He instead suggested the use of Natural Family Planning methods as the “best alternative” for married couples, as well as increased “funding of chastity and abstinence education in Uganda.”

Click "like" if you are PRO-LIFE!

He called on every citizen of Uganda “to stand up and be counted as a lover of life” and become a “protector of the voiceless and defenseless unborn children being aborted every day.”

Wabomba is heeding his own advice by acting as director of the Pregnancy Help Center in Jinja, the second largest city in Uganda. The town of 87,000 is perched on the shores of Lake Victoria.


Advertisement
UN flag waving on the wind
Shutterstock.com
Guilherme Ferreira Araújo

UN tells Chile and Peru to legalize abortion

Guilherme Ferreira Araújo
By Guilherme Ferreira Araújo

On July 7 and 8, the United Nations Human Rights Commission (UNHCR) discussed Chile’s abortion laws and issued a report asking for liberalization of those laws.

According to the report, Chile “should establish exceptions to the general prohibition of abortion, contemplating therapeutic abortion and in those cases in which the pregnancy is a consequence of a rape or incest.”

Chile is one of the few countries that prohibits abortion in all cases.  So far, the country has managed to stand against internal and external pressure to legalize abortion.

But during her campaign, President Michele Bachelet promised to make the legalization of abortion a priority.  Indeed, last May she stated that her intention was to reopen the debate so that the government could approve therapeutic abortion before the end of this year.  The U.N. report also said that Chile “should make sure that reproductive health services are accessible to all women and adolescents."

One of the reasons the UN is using to pressure Chile’s government to change their abortion laws is the high number of clandestine abortions allegedly taking place in Chile. The UNHRC points to “official data” showing 150,000 annual clandestine abortions. However, not only is it impossible to corroborate that figure, but other sources show that this number could be exaggerated by a factor of 10.  According to an article published in the Chilean news publication, Chile B, the annual number of clandestine abortions in Chile may vary between 8,270 and 20,675.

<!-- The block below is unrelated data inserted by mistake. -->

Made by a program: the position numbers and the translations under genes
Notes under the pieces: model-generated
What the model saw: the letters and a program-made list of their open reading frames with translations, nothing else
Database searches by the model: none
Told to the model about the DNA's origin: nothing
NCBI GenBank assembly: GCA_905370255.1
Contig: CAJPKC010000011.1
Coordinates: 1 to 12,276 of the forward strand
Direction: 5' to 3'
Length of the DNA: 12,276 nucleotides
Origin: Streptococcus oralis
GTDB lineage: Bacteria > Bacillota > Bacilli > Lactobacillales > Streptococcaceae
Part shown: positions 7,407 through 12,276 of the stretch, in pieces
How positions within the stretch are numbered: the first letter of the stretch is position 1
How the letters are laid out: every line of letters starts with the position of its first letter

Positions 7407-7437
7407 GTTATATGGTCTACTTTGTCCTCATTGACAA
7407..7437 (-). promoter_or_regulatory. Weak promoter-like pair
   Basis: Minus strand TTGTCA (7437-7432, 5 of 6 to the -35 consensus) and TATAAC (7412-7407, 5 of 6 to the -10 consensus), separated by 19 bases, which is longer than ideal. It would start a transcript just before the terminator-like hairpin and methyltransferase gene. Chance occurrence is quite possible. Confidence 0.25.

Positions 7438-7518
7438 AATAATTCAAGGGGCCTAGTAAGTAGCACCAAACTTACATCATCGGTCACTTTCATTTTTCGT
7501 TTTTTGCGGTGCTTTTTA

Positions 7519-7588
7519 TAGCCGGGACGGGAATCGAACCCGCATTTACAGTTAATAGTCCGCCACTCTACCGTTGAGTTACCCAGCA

Inflating the number of illegal abortions and maternal mortality is a common tactic of the pro-abortion movement’s effort to legalize the deadly practice. Dr. Bernard Nathanson, founder of the National Abortion Rights Action League (NARAL), famously admitted the tactic after becoming pro-life.

“We claimed that between five and ten thousand women a year died of botched abortions,” he said. "The actual figure was closer to 200 to 300 and we also claimed that there were a million illegal abortions a year in the United States and the actual figure was close to 200,000. So, we were guilty of massive deception."

Chile has also been used as a prime example that legalized abortion does not reduce maternal mortality.

A study published in 2012 by Plos One Institute found that since 1989 when Chile banned abortion, there has been an annual decrease in maternal death. That study, and others compiled and published by the Chilean MELISA Institute strongly challenge the myth that abortion is safe or even necessary to increase maternal health.

Click "like" if you are PRO-LIFE!

Notwithstanding the empirical data, the United Nations is also hard at work to pressure Chile’s neighbor to the North, Peru, to liberalize its own abortion laws.  In the case of Peru it is the Committee on the Elimination of Discrimination Against Women (CEDAW) that has issued the report, not the UNHRC.  CEDAW representatives examined Peru’s case on July 1 and suggested that Peru should legalize abortion in case of rape and severe abnormalities of the unborn child.

The organism suggested that the government eliminate all laws that punish women who abort and asked that Peru “urgently” adopt a law to fight violence against women, a notion often used as a euphemism for legalizing abortion.  

The CEDAW commission presented the conclusions of the report on July 22 and put special emphasis on the abortion issue. This happens despite the strong opposition to abortion in Peru. A recent survey showed that 79 percent of Peruvians support the Catholic Church’s position on abortion.

The CEDAW pressure on Peru is not new. In 2011, after the UN sanctioned Peru for denying an abortion to a teenager, Carlos Polo, Director of the Population Research Institute’s Latin American office, stated that the UN organism doesn’t have the right to force Peru to approve abortion.


Advertisement
Featured Image
People ask me all the time, “How do you live with your past?” My answer is silly, but it is a true story. Youtube screenshot
Abby Johnson Abby Johnson Follow Abby

I helped so many women abort their babies. Now how do I live with that?

Abby Johnson Abby Johnson Follow Abby
By Abby Johnson
Abby Johnson business card Planned Parenthood